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American Center for Mobility: Inside the Playground for Autonomous, Electric Vehicles

The facility's 500 acres and 350,000 square feet of building space is a hive of industry research.

WILLOW RUN, Michigan - From Axis-busting B-24 Liberator bombers to Chevrolet Corvairs to 21st Century mobility, the former aircraft factory and airport nestled between Belleville and Ypsilanti Township today is forging a future of autonomous, electric vehicle research in earnest. Even as prospects for widespread adoption of autonomous and electric cars and trucks comes into question, the American Center for Mobility's (ACM) Technology Park officially opened for business Tuesday with hopes of attracting automakers and their suppliers, robotic and artificial intelligence developers, laboratories, workforce training, and "various types of activities" to its 500-acre site, according to interim CEO Mark Chaput.

The ACM began offering 350,000 square feet of building space sprawled between the simulated streets and highways, replete with GPS-blocking tunnels, via a commercial property agent Tuesday. Already, the roads surrounding these buildings have been used "significantly" for testing by Ford and Toyota, as well as by the U.S. Transportation department for its work on semi-truck "platooning" testing, according to Paul Kruto, CEO of Ann Arbor SPARK, an economic development consultancy.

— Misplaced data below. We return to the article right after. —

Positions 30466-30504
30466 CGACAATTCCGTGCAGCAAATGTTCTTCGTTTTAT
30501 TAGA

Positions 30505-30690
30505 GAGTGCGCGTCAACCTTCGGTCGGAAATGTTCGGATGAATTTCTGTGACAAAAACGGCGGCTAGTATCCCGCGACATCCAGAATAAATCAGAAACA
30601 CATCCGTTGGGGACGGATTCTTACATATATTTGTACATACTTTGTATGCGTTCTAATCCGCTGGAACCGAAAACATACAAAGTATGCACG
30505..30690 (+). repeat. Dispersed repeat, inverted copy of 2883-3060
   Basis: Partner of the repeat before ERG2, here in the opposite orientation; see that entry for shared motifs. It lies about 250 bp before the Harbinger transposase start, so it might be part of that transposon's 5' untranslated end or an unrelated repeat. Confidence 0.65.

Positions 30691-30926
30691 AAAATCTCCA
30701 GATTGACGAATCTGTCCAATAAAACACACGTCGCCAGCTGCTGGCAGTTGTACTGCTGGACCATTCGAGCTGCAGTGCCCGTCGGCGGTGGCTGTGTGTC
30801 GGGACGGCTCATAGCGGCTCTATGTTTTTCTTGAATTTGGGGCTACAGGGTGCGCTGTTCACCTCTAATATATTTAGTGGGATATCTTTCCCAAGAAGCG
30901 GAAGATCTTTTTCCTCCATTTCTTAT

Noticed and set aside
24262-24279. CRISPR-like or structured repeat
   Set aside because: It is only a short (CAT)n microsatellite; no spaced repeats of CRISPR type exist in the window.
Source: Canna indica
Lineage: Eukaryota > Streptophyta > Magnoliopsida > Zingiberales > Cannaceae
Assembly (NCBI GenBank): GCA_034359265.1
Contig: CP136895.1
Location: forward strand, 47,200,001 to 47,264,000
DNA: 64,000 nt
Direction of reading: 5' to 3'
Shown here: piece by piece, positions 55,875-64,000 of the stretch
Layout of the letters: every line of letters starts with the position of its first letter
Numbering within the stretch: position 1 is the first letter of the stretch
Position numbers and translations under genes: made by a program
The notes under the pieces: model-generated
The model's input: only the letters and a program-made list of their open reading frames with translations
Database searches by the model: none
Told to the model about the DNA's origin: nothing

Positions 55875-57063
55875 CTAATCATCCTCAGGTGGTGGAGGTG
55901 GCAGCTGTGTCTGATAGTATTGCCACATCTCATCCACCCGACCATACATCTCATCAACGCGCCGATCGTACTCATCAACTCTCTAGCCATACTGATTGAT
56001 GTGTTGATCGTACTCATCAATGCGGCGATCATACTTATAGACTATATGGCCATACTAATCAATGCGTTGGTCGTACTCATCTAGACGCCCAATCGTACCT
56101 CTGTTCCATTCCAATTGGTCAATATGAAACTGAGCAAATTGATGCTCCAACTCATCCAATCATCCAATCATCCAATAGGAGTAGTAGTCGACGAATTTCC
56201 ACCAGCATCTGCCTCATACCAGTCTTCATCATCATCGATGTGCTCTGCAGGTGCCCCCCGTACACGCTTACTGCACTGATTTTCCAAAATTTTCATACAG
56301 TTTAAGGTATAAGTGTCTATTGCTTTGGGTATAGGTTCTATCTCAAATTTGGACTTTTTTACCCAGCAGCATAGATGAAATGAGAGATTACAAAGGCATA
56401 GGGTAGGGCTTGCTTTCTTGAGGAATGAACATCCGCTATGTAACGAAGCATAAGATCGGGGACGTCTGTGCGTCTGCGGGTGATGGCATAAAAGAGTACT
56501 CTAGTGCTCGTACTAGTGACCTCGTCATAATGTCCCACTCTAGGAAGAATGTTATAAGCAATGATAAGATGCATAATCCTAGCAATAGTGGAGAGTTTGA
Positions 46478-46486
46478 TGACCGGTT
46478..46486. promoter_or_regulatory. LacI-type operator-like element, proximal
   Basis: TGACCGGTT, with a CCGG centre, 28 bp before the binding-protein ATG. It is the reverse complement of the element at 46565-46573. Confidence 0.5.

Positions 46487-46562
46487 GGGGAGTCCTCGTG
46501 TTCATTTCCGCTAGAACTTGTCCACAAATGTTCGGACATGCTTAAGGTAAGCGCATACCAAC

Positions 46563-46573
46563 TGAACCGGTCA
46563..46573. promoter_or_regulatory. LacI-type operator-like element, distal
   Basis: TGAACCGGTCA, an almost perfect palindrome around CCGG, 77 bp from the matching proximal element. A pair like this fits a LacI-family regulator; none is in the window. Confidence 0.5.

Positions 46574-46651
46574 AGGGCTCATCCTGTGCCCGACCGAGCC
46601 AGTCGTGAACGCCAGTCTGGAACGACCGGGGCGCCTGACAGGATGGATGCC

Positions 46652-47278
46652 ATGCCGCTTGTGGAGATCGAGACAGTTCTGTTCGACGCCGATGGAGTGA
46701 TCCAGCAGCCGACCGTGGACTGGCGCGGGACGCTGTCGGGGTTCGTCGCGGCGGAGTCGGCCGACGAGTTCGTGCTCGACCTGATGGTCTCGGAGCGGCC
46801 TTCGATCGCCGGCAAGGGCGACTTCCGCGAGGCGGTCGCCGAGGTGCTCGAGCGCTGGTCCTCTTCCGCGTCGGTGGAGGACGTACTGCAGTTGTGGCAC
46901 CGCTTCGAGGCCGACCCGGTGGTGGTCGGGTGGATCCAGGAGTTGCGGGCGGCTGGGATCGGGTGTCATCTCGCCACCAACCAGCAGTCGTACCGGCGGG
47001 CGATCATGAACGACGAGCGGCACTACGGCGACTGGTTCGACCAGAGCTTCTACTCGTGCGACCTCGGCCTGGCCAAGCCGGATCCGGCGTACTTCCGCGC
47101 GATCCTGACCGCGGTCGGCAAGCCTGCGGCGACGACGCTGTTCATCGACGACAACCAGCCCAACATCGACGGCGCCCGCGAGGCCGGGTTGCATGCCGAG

In addition to Ford and Toyota, the ACM's founding partners include Subaru, Hyundai, Visteon, Microsoft and AT&T.

The State of Michigan and its Transportation department have contributed "just shy of $100 million" to rehabbing and building the facilities on the historic site of the so-called Arsenal of Democracy, where the Ford family donated land in 1940 for construction of the B-24 military bomber factory. By 1944, Ford was able to build one bomber per hour to aid the Allies' World War II effort. Later, Ford sold the factory to post-WWII automaker Kaiser-Frazer, and by the mid-'50s it was leased to General Motors for Hydra-Matic transmission production, and finally sold to the automaker for assembly of the 1960-69 Chevrolet Corvair. Facing potential demolition in the early '10s, a small portion of the original 5-million square-foot Willow Run factory was set aside for the Yankee Air Museum to celebrate and preserve artifacts from bomber production.

While the ACM expects to attract tenants from around the world, organizers see it as necessary in competing with future mobility development already underway in China, which has at least six similar facilities, and Europe, which has its own facilities, too, Chaput and Kruto say. Though automakers and tech companies like Alphabet's Waymo have tested future technologies like autonomous driving and electric cars for years, the ACM's Northern Great Lakes location will allow for controlled environments in which to develop solutions for icy, snowy roads that hinder autonomous systems, and low temperatures that deplete electric vehicle range.